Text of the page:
2. Entity extraction & disambiguation

ePADD extracts entities from the email corpus using Apache’s openNLP library and checks them against OCLC’s FAST database to identify authorities. In the case of multiple hits on a name, it shows all the matching records and can read data from DBpedia to automatically rank the likelihood of each record being the correct one. The archivist finally confirms which authority record is correct.

Example of how ePADD connects to l third party data to disambiguate and link names & identities.

Example of how ePADD connects to third party data to disambiguate, aggregate and link names & identities.

Algorithms are also used to help the archivist or researcher understand context while reading a message. For example, suppose a conversation mentions Bob, which could refer to any number of Bobs present in the archive. ePADD analyzes the occurrences of Bob throughout the archive with respect to the text and headers of this message, and thinks: “Hmm…when the name Bob is used with the people copied on this email, and when these other names appear in the message, its more likely to be Bob Creeley than other Bobs in the archive like Dylan or Woodward.” It displays a popup with the ranked list of possibilities (see image).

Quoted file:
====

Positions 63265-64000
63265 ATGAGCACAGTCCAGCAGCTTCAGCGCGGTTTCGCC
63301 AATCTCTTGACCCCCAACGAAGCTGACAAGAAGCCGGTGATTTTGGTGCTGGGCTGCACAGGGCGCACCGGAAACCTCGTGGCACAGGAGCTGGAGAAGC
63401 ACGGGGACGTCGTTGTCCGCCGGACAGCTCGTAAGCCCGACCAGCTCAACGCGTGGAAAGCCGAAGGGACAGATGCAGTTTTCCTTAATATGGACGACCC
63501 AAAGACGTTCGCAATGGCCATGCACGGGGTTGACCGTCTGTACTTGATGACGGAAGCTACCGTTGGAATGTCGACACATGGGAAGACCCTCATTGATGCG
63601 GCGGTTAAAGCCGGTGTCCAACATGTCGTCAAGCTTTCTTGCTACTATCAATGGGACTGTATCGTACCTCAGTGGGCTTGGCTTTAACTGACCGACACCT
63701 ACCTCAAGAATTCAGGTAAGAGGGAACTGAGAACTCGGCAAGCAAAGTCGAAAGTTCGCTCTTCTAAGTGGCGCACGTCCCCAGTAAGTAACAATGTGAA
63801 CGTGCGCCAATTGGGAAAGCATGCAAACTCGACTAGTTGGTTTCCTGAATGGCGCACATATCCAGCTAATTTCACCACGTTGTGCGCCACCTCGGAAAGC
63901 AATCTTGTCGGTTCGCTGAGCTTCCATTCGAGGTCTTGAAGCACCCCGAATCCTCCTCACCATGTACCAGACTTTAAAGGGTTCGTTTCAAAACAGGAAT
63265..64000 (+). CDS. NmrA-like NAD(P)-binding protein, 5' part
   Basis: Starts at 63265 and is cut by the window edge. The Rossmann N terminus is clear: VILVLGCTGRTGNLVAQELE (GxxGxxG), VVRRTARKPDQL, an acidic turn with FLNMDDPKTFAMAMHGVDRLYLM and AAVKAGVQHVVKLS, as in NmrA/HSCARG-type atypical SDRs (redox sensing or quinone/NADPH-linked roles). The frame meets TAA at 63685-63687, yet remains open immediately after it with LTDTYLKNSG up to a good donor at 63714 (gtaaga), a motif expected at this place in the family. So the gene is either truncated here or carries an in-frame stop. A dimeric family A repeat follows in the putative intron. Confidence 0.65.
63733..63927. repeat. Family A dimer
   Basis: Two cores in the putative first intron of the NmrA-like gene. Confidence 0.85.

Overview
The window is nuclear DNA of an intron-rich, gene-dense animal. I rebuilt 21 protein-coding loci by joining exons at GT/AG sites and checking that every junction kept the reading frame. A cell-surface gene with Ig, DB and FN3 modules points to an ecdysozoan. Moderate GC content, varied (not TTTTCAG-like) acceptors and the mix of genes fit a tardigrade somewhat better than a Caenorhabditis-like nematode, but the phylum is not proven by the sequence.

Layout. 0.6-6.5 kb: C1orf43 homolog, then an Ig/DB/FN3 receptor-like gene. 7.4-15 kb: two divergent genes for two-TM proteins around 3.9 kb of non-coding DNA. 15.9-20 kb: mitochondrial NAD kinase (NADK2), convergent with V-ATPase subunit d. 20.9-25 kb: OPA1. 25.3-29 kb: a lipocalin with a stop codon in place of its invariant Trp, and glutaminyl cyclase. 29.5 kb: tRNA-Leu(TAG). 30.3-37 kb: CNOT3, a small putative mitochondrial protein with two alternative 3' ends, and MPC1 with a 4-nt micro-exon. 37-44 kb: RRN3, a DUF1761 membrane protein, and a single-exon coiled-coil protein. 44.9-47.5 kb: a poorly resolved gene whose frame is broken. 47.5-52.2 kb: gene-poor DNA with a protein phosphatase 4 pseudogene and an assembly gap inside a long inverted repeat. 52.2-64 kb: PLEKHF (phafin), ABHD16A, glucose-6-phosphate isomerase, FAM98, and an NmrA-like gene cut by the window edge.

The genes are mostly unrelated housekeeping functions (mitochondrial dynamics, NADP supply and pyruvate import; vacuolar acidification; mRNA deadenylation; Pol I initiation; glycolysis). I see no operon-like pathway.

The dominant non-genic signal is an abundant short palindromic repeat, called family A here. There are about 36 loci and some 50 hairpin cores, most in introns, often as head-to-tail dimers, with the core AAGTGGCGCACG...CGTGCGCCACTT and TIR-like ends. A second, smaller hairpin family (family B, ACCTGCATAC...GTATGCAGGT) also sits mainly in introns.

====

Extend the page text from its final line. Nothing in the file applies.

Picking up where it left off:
The colored bar underneath each full name indicates the likelihood of that association. This feature can be used by an archivist during processing or by researchers in the delivery module to understand the archive’s contents better. If you think about it, we humans do this kind of context-based disambiguation all the time; ePADD is helping us along by trying to automate some of it.

Example of identification of named entities in the Robert Creeley email archive

Example of identification of named entities in the Robert Creeley email archive

3. Lexical searches & review